Ukraine and the Traps of Proximity to European and Russian Slavic Whiteness



Tsymbalyuk Funambulist 4
 Darya Tsymbalyuk and Ahmed Abozaid at a vigil in St Andrews, Scotland on February 28, 2022, a few days after the beginning of the Russian invasion of Ukraine. Ahmed’s sign reads “No to War No to Occupation.” / Photo by Fayaz Kacho.

While the Russian invasion of Ukraine continues, Darya Tsymbalyuk attempts to reckon with the complex layering of racialization Ukrainians are subjected to. In being presented unequivocally as “white” when they receive support from western nations, we ought to question the peremptory dimension of this characterization and reflect instead on the conditionality of this temporary access to European whiteness.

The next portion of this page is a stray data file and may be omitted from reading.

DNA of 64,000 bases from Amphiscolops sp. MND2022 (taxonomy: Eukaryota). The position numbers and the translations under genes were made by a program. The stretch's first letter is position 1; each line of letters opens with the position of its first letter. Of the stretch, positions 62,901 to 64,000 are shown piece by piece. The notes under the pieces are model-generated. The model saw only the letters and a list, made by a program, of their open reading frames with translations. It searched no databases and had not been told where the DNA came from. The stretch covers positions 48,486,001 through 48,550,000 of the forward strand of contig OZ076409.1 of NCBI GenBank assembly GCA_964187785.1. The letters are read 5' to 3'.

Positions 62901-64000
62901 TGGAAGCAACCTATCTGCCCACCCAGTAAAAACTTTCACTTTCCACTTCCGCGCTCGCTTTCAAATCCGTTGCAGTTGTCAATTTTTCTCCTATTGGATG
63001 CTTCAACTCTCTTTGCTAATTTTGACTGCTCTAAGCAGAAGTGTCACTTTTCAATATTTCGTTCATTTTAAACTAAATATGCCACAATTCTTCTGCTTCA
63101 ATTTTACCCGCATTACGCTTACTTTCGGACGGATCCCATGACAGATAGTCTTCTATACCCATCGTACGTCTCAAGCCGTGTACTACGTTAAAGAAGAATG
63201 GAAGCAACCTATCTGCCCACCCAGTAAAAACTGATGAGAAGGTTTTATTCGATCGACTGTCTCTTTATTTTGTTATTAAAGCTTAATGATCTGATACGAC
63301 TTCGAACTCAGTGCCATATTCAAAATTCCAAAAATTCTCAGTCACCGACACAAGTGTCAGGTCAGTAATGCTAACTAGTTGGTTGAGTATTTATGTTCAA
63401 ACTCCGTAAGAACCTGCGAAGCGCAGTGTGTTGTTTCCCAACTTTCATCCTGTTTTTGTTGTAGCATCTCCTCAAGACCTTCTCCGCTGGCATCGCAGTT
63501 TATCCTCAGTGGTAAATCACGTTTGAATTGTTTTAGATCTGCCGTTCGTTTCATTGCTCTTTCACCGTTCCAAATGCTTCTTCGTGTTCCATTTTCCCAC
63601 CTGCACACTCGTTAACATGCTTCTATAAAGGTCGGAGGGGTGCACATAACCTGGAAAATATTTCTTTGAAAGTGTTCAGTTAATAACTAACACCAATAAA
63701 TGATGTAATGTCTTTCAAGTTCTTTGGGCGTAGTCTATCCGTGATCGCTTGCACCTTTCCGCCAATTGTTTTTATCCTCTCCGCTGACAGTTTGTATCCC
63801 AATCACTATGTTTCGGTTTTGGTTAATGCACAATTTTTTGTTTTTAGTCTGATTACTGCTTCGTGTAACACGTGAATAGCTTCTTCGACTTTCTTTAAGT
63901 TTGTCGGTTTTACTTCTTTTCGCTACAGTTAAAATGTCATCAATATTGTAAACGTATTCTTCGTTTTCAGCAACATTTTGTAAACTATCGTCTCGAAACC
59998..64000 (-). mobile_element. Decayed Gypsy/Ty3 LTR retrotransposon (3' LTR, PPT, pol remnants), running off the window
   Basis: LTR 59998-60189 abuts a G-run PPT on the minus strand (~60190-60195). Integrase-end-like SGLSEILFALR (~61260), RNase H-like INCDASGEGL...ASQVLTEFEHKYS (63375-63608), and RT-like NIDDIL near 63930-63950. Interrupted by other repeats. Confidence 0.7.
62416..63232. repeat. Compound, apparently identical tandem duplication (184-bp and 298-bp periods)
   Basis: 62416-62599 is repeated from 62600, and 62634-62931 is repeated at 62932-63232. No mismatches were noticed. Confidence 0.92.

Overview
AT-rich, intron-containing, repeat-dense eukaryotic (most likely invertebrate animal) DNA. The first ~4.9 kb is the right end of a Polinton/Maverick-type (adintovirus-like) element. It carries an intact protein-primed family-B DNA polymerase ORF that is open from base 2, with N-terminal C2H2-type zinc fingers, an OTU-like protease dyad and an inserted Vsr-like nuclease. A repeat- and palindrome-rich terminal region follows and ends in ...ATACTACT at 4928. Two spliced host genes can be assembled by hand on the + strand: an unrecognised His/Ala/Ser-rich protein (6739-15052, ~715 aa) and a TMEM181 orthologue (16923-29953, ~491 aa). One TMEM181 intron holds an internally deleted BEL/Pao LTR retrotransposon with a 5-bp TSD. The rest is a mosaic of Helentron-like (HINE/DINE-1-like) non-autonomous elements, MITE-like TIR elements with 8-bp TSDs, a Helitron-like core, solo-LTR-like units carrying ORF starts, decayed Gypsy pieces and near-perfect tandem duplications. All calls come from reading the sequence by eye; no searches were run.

On March 4, 2022, a few days after the beginning of the Russian full-scale invasion of Ukraine, Syrian writer Yassin al-Haj Saleh published an essay entitled “Why Ukraine is a Syrian cause.” In it, he offered a generous gesture of solidarity from a place of pain and embodied knowledge of Russian imperial violence. Several weeks later, Saleh published another piece, this time reflecting on the failure to condemn Russian imperialism in Syria in comparison to Ukraine and exposing profound racism within western institutions of power, including towards people fleeing the war as refugees, where he frames this dynamic as “selective solidarity.” Saleh’s work deeply speaks to me because he is able to address both violences of racial capitalism and of Russian military invasions, exposing their complexities and entanglements. It is this multiplicity of regimes of violence which is unfortunately often missing in some perspectives on Russia’s war on Ukraine, and the war’s international impact, and which I try to understand in this text.